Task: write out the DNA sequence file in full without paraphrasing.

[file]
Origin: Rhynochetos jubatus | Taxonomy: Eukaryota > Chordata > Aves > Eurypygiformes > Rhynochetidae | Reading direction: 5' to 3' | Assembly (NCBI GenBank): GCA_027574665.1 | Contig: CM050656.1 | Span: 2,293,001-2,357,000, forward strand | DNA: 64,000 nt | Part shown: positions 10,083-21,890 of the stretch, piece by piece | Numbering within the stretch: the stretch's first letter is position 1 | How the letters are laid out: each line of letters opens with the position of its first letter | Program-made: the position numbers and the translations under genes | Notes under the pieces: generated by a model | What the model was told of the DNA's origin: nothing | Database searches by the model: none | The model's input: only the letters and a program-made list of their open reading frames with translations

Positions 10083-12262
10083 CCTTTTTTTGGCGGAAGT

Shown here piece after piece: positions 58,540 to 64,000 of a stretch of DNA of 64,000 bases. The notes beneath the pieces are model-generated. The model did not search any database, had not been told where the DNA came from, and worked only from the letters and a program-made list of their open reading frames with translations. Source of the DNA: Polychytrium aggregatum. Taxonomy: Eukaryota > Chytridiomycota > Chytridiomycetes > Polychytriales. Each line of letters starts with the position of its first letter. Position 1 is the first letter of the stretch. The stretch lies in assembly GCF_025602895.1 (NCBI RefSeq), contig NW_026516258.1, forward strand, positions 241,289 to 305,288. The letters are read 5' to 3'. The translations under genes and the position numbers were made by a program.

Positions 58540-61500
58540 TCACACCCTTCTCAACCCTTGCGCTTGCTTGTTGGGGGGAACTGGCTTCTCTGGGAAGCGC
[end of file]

Origin: Rhynochetos jubatus | Taxonomy: Eukaryota > Chordata > Aves > Eurypygiformes > Rhynochetidae | Reading direction: 5' to 3' | Assembly (NCBI GenBank): GCA_027574665.1 | Contig: CM050656.1 | Span: 2,293,001-2,357,000, forward strand | DNA: 64,000 nt | Part shown: positions 10,083-21,890 of the stretch, piece by piece | Numbering within the stretch: the stretch's first letter is position 1 | How the letters are laid out: each line of letters opens with the position of its first letter | Program-made: the position numbers and the translations under genes | Notes under the pieces: generated by a model | What the model was told of the DNA's origin: nothing | Database searches by the model: none | The model's input: only the letters and a program-made list of their open reading frames with translations

Positions 10083-12262
10083 CCTTTTTTTGGCGGAAGT

Shown here piece after piece: positions 58,540 to 64,000 of a stretch of DNA of 64,000 bases. The notes beneath the pieces are model-generated. The model did not search any database, had not been told where the DNA came from, and worked only from the letters and a program-made list of their open reading frames with translations. Source of the DNA: Polychytrium aggregatum. Taxonomy: Eukaryota > Chytridiomycota > Chytridiomycetes > Polychytriales. Each line of letters starts with the position of its first letter. Position 1 is the first letter of the stretch. The stretch lies in assembly GCF_025602895.1 (NCBI RefSeq), contig NW_026516258.1, forward strand, positions 241,289 to 305,288. The letters are read 5' to 3'. The translations under genes and the position numbers were made by a program.

Positions 58540-61500
58540 TCACACCCTTCTCAACCCTTGCGCTTGCTTGTTGGGGGGAACTGGCTTCTCTGGGAAGCGC